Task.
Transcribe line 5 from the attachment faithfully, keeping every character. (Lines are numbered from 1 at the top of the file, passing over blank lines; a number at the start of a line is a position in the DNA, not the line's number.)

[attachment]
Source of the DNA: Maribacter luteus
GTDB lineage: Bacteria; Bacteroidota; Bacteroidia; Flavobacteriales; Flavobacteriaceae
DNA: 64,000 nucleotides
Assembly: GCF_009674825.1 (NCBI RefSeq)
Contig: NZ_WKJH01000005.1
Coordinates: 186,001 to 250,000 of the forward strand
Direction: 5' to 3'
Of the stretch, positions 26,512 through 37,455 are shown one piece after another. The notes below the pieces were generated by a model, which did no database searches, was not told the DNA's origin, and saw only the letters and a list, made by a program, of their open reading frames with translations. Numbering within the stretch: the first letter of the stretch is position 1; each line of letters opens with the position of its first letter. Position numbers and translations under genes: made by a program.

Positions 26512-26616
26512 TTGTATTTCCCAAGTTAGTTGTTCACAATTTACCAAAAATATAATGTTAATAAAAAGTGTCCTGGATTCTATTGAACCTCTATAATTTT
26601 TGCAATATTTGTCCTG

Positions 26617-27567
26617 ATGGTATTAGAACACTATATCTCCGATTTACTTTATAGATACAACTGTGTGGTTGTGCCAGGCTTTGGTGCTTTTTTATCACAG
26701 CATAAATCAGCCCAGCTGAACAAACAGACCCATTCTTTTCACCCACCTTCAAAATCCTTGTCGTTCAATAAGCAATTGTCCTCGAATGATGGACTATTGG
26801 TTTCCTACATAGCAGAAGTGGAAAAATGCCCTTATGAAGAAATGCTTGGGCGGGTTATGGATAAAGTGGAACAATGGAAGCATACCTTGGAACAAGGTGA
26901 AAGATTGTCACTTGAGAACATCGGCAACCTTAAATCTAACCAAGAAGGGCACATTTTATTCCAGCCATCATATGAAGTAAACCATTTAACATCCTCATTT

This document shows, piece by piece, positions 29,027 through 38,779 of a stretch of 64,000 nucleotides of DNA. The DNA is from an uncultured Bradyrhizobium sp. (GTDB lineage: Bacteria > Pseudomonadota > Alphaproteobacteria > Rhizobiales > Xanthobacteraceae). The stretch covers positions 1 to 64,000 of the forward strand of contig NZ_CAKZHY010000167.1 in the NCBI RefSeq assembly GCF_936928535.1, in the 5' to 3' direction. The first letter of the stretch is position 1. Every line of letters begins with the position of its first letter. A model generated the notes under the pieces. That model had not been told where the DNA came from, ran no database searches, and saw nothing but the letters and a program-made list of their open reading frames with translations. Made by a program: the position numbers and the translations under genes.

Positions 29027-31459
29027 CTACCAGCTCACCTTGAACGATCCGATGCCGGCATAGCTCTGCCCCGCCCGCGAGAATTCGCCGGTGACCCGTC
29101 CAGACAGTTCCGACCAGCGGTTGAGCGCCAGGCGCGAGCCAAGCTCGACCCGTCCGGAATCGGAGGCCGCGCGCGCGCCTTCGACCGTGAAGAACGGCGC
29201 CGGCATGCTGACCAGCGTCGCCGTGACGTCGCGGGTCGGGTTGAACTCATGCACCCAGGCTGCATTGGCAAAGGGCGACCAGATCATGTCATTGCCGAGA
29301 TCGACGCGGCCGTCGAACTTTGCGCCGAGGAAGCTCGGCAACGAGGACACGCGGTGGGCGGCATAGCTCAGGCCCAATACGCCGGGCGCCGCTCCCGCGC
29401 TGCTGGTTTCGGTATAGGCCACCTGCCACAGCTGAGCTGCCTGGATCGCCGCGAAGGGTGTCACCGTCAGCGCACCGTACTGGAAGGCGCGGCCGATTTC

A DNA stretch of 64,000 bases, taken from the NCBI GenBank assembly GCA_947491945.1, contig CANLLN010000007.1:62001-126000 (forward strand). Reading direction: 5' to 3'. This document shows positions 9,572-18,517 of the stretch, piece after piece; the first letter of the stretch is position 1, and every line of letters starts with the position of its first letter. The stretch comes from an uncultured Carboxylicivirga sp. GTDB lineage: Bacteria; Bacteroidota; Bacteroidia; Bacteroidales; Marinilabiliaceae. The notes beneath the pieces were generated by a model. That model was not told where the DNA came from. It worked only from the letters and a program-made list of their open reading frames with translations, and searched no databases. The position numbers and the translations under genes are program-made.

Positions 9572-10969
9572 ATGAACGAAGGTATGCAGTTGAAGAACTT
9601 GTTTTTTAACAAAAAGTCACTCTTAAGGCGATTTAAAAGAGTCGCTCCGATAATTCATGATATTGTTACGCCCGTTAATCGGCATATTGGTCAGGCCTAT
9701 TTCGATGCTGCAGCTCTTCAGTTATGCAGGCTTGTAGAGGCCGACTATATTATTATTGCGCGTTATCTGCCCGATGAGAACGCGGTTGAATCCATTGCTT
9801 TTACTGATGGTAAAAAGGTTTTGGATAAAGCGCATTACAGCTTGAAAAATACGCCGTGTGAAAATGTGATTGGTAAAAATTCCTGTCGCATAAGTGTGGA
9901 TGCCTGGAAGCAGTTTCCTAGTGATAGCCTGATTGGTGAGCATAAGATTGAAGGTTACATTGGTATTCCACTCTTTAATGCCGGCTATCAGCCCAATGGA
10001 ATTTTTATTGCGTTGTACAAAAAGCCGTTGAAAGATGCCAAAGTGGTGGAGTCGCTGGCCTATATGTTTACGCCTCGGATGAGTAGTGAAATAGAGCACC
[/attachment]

Contig: NZ_WKJH01000005.1